Issue Date: July 4, 2005
EPA TO OKAY HUMAN TESTS OF PESTICIDES
Draft rule omits some safeguards sought by National Research Council
A leaked draft EPA rule on using human volunteers for tests of pesticides and toxic chemicals has drawn a sharp response from Congress.
The proposal follows some of the recommendations of a February 2004 National Research Council report on the subject. But the draft omits several safeguards and allows certain experiments that NRC said should be prohibited.
For example, the draft proposal allows exposure studies on children if conducted during children's normal activities and not used to identify a toxic effect. NRC, in contrast, concluded that studies on pregnant women, as well as children, newborns, and prisoners, would generally be unethical. NRC also recommended that EPA establish a review board to evaluate all human dosing studies, but the EPA proposal does not require such a board. The agency says a review board "would unnecessarily confine EPA's discretion."
EPA's controversial proposal has led to conflicting amendments being passed in the Senate. On June 29, the Senate addressed pesticide testing in two amendments to the appropriations bill for interior and related agencies. One measure, by Sen. Barbara Boxer (D-Calif.), prohibits EPA from spending any funds to consider third-party pesticide studies--those conducted by industry or outside organizations--in which humans are intentionally dosed. The second measure, by Sen. Conrad Burns (R-Mont.), instructs EPA to conduct a thorough review of human pesticide dosing studies and to issue a final rule on the conduct of such studies within 180 days.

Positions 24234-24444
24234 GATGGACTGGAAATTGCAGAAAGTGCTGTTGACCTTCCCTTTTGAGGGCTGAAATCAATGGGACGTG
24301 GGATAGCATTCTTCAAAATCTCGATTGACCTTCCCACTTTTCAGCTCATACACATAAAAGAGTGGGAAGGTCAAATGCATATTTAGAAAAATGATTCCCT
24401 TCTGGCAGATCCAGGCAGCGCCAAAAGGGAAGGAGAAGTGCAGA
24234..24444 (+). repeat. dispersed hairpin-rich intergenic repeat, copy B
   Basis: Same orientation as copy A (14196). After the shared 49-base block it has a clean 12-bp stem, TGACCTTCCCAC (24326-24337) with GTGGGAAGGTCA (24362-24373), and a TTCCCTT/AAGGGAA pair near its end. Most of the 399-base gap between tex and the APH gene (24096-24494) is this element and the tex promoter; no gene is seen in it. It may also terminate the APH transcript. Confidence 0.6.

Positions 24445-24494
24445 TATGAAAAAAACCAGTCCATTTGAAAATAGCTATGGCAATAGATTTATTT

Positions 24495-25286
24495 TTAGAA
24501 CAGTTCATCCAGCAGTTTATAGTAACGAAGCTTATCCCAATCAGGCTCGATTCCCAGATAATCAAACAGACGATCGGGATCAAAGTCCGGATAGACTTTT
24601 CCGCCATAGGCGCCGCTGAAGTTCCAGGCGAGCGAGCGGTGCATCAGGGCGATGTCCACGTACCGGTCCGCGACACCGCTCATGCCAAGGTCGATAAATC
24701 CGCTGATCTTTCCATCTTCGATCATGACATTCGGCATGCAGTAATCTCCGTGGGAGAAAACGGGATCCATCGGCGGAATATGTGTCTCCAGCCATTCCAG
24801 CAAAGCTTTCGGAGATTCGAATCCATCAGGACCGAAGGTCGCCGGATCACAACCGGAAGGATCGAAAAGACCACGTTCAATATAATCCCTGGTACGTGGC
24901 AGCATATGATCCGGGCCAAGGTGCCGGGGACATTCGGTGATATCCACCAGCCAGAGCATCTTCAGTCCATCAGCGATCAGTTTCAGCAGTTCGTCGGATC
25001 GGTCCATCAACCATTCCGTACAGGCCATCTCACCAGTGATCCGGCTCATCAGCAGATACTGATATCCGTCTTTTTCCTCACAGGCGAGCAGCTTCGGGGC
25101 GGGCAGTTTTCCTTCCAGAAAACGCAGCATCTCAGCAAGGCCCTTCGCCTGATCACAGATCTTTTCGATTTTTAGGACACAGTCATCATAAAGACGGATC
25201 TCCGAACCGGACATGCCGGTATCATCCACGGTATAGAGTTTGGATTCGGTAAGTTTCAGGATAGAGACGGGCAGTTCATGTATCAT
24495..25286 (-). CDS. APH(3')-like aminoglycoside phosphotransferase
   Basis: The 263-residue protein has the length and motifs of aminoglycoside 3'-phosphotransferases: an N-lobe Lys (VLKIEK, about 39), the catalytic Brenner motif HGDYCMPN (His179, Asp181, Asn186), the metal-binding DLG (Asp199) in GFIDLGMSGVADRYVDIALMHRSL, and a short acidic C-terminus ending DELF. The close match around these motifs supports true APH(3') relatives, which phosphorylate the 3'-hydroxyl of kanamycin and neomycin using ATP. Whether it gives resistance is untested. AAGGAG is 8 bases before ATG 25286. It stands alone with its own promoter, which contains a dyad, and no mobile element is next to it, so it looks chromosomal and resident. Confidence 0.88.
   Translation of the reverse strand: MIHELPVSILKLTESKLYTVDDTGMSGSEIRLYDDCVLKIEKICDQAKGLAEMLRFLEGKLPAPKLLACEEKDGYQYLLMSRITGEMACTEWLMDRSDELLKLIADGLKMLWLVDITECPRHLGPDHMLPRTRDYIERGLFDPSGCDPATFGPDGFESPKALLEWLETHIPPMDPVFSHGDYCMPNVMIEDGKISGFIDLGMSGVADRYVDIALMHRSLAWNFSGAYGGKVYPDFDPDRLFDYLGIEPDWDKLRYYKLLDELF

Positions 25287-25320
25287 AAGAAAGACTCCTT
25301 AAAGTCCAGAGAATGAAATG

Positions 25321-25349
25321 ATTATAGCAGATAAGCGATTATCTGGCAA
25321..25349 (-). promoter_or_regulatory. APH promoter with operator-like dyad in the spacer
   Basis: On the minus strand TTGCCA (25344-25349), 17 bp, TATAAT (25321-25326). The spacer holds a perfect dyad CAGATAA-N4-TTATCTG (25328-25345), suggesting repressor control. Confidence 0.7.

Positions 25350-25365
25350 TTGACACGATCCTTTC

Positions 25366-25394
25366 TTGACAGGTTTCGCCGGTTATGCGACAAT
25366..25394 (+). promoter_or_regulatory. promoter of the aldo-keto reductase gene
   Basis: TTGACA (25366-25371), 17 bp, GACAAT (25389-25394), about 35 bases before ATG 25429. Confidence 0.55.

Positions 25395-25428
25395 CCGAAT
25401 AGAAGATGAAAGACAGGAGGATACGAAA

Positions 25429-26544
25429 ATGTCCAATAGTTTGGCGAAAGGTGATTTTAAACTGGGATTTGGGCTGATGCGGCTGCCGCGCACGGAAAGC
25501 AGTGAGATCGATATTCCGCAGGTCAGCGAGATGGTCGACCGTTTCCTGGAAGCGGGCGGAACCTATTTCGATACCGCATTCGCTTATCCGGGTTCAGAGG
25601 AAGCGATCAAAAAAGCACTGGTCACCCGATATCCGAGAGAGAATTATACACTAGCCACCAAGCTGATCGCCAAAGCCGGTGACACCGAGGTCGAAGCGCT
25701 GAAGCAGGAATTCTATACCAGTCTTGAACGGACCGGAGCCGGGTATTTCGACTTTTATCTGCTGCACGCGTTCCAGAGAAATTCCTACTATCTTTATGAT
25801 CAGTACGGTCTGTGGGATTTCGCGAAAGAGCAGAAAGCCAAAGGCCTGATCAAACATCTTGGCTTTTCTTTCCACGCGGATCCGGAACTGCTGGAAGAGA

Last month, the House approved a measure similar to the Boxer amendment.
EPA says the draft proposal has not been reviewed by Administrator Stephen L. Johnson and that the agency had not planned to release the proposal until August. "EPA is taking the historic step of regulating, for the first time, scientific and ethical standards for accepting third-party human studies, and it's unfortunate that members of Congress have chosen to politicize this important issue," the agency says in a statement.
Human clinical trials with pesticides have been controversial for nearly a decade. To protect children, the 1986 Food Quality Protection Act established an additional 10-fold margin of safety to be applied to pesticide exposures when extrapolating from animal to human data. Soon after that, EPA began receiving the results of human pesticide tests from companies. If tests showed that humans were not more sensitive to a pesticide than experimental lab animals, the agency could eliminate the 10-fold safety factor for extrapolating from animals to humans, making it easier for companies to get their products approved.
In 1998, EPA stopped accepting such studies, but in 2001, it began considering them on a case-by-case basis and asked for guidance from NRC.
CropLife America, which represents major pesticide manufacturers, "believes that sound science and public health protections have affirmed the safety and ethics of human data studies."
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